Tablet and laptop users beware. Using digital platforms such as tablets and laptops for reading may make you more inclined to focus on concrete details rather than interpreting information more abstractly, according to a new study published in the proceedings of ACM CHI '16, the ACM Conference on Human Factors in Computing Systems, to be held May 7-12, 2016. The findings serve as another wake-up call to how digital media may be affecting our likelihood of using abstract thought.
The research tested the basic question: would processing the same information on a digital versus non-digital platform affect "construal levels"-- the fundamental level of concreteness versus abstractness that people use in perceiving and interpreting behaviors, events and other informational stimuli. In order to study the basic question of whether processing the same information on one platform or the other would trigger a different baseline "interpretive lens" or mindset that would influence construals of information, the research tried to hold as many factors as possible constant between the digital and non-digital platforms. Reading material and other content for the study for example, was published using the same print size and format in both the digital and non-digital (print) versions. The research was comprised of four studies that evaluated how information processing is affected by each platform. A total of more than 300 participants, ages 20 to 24 years old, took part in the studies, which were comprised of 60 to 100+ participants.
Reading comprehension and problem solving success were affected by the type of platform used. Highlights from the studies include the following:
- Participants were asked to read a short story by author David Sedaris on either a physical printout (non-digital) or in a PDF on a PC laptop (digital), and were then asked to take a pop-quiz, paper-and-pencil comprehension test. For the abstract questions, on average, participants using the non-digital platform scored higher on inference questions with 66 percent correct, as compared to those using the digital platform, who had 48 percent correct. On the concrete questions, participants using the digital platform scored better with 73 percent correct, as compared to those using the non-digital platform, who had 58 percent correct. (See Study 2; mean scores were translated into percentages by lead author).
- Participants were asked to read a table of information about four, fictitious Japanese car models on either a PC laptop screen or paper print-out, and were then asked to select which car model is superior. Sixty-six percent of the participants using the non-digital platform (printed materials) reported the correct answer, as compared to 43 percent of those using the digital platform. (See Study 3A).
- Triggering a more abstract mindset prior to an information processing task on a digital platform appeared to help facilitate a better performance on tasks that require abstract thinking. Specifically, 48 percent of participants reported the correct answer to the Japanese car judgement task after completing a priming activity intended to activate a high-level of construal in which they were tasked to take on an abstract mindset, as compared to the 30 percent, who answered correctly without the priming activity. (See Study 3B).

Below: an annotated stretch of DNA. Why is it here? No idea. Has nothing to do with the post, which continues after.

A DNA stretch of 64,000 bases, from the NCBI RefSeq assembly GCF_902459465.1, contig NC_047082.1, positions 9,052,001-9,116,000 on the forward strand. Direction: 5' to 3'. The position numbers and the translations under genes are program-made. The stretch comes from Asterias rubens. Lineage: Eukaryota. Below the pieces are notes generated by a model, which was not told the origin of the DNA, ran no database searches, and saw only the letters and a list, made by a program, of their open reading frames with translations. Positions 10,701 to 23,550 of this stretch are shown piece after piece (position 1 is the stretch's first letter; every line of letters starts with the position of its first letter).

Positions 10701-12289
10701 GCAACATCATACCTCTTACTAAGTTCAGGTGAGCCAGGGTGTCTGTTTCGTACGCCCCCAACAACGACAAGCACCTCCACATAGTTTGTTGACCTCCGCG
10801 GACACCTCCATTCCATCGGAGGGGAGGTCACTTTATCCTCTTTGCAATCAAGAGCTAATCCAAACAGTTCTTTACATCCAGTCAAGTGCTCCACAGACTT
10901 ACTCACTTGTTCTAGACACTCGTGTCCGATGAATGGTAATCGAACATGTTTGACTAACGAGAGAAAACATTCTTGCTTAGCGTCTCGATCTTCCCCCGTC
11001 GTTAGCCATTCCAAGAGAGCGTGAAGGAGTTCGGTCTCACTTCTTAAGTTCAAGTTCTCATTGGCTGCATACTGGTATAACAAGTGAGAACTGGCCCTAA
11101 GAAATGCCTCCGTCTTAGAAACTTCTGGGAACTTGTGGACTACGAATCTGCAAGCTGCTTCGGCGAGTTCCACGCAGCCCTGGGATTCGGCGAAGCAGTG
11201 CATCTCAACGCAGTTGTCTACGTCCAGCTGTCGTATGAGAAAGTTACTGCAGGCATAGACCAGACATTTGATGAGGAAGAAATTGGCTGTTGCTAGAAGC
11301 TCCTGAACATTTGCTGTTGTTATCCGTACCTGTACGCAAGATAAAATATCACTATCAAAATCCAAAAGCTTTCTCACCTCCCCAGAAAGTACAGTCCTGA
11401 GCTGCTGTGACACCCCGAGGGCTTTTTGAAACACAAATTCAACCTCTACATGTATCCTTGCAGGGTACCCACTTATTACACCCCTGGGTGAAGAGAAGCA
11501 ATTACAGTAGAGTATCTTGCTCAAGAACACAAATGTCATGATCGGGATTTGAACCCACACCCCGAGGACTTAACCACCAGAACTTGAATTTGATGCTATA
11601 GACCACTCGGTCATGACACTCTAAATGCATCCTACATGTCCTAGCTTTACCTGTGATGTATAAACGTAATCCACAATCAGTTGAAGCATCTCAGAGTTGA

The research was conducted by Dartmouth's Tiltfactor lab, an interdisciplinary innovation studio that designs and studies games for social impact, and was led by Geoff Kaufman, an assistant professor at the Human-Computer Interaction Institute at Carnegie Mellon University, who was a postdoctoral researcher in psychology at Tiltfactor at the time of the study; and Mary Flanagan, Sherman Fairchild Distinguished Professor in Digital Humanities at Dartmouth and founding director of Tiltfactor.
"There has been a great deal of research on how digital platforms might be affecting attention, distractibility and mindfulness, and these studies build on this work, by focusing on a relatively understudied construct," said Geoff Kaufman. "Given that psychologists have shown that construal levels can vastly impact outcomes such as self-esteem and goal pursuit, it's crucial to recognize the role that digitization of information might be having on this important aspect of cognition," he added.
The study on digital versus non-digital platforms was prompted by earlier research by the co-authors, which revealed that players of the digital version of the public health strategy game, "POX: Save the People®", were more inclined to respond with localized solutions, rather than looking at the big picture.
"Compared to the widespread acceptance of digital devices, as evidenced by millions of apps, ubiquitous smartphones, and the distribution of iPads in schools, surprisingly few studies exist about how digital tools affect our understanding -- our cognition. Knowing the affordances of digital technologies can help us design better software," said Mary Flanagan. "Sometimes, it is beneficial to foster abstract thinking, and as we know more, we can design to overcome the tendencies -- or deficits -- inherent in digital devices," added Flanagan.
Tiltfactor Laboratory, a leading research and design studio based at Dartmouth College, is dedicated to understanding how games can be used to generate new knowledge. Tiltfactor designs, studies, and launches games, across a variety of platforms, that use core psychological principles and strategies to promote learning and impact players' thoughts, feelings, and behaviors. Founded and led by Dr. Mary Flanagan, Tiltfactor uses its unique design methodology, Critical Play, to incorporate fundamental human values and psychological principles to promote pro-social values such as cooperation, perspective taking, empathy, and civic engagement. Follow the lab @tiltfactor on Twitter.
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